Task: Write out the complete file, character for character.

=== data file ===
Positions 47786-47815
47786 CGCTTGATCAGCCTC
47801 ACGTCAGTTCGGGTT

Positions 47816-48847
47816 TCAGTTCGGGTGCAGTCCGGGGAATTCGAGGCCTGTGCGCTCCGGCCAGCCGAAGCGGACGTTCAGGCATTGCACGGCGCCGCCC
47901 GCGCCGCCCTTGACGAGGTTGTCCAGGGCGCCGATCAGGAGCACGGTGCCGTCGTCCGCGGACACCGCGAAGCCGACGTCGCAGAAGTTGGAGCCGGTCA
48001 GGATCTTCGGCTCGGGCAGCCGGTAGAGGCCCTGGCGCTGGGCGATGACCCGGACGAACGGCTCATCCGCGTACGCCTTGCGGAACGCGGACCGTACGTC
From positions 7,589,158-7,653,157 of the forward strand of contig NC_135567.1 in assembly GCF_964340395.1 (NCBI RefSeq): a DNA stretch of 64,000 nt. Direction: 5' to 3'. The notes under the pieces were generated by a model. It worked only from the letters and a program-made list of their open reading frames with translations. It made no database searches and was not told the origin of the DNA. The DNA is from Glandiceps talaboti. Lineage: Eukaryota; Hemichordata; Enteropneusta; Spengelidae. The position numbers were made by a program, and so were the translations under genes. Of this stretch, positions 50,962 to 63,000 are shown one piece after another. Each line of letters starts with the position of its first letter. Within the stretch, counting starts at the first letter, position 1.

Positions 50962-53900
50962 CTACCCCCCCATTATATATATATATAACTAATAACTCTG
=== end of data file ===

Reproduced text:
Positions 47786-47815
47786 CGCTTGATCAGCCTC
47801 ACGTCAGTTCGGGTT

Positions 47816-48847
47816 TCAGTTCGGGTGCAGTCCGGGGAATTCGAGGCCTGTGCGCTCCGGCCAGCCGAAGCGGACGTTCAGGCATTGCACGGCGCCGCCC
47901 GCGCCGCCCTTGACGAGGTTGTCCAGGGCGCCGATCAGGAGCACGGTGCCGTCGTCCGCGGACACCGCGAAGCCGACGTCGCAGAAGTTGGAGCCGGTCA
48001 GGATCTTCGGCTCGGGCAGCCGGTAGAGGCCCTGGCGCTGGGCGATGACCCGGACGAACGGCTCATCCGCGTACGCCTTGCGGAACGCGGACCGTACGTC
From positions 7,589,158-7,653,157 of the forward strand of contig NC_135567.1 in assembly GCF_964340395.1 (NCBI RefSeq): a DNA stretch of 64,000 nt. Direction: 5' to 3'. The notes under the pieces were generated by a model. It worked only from the letters and a program-made list of their open reading frames with translations. It made no database searches and was not told the origin of the DNA. The DNA is from Glandiceps talaboti. Lineage: Eukaryota; Hemichordata; Enteropneusta; Spengelidae. The position numbers were made by a program, and so were the translations under genes. Of this stretch, positions 50,962 to 63,000 are shown one piece after another. Each line of letters starts with the position of its first letter. Within the stretch, counting starts at the first letter, position 1.

Positions 50962-53900
50962 CTACCCCCCCATTATATATATATATAACTAATAACTCTG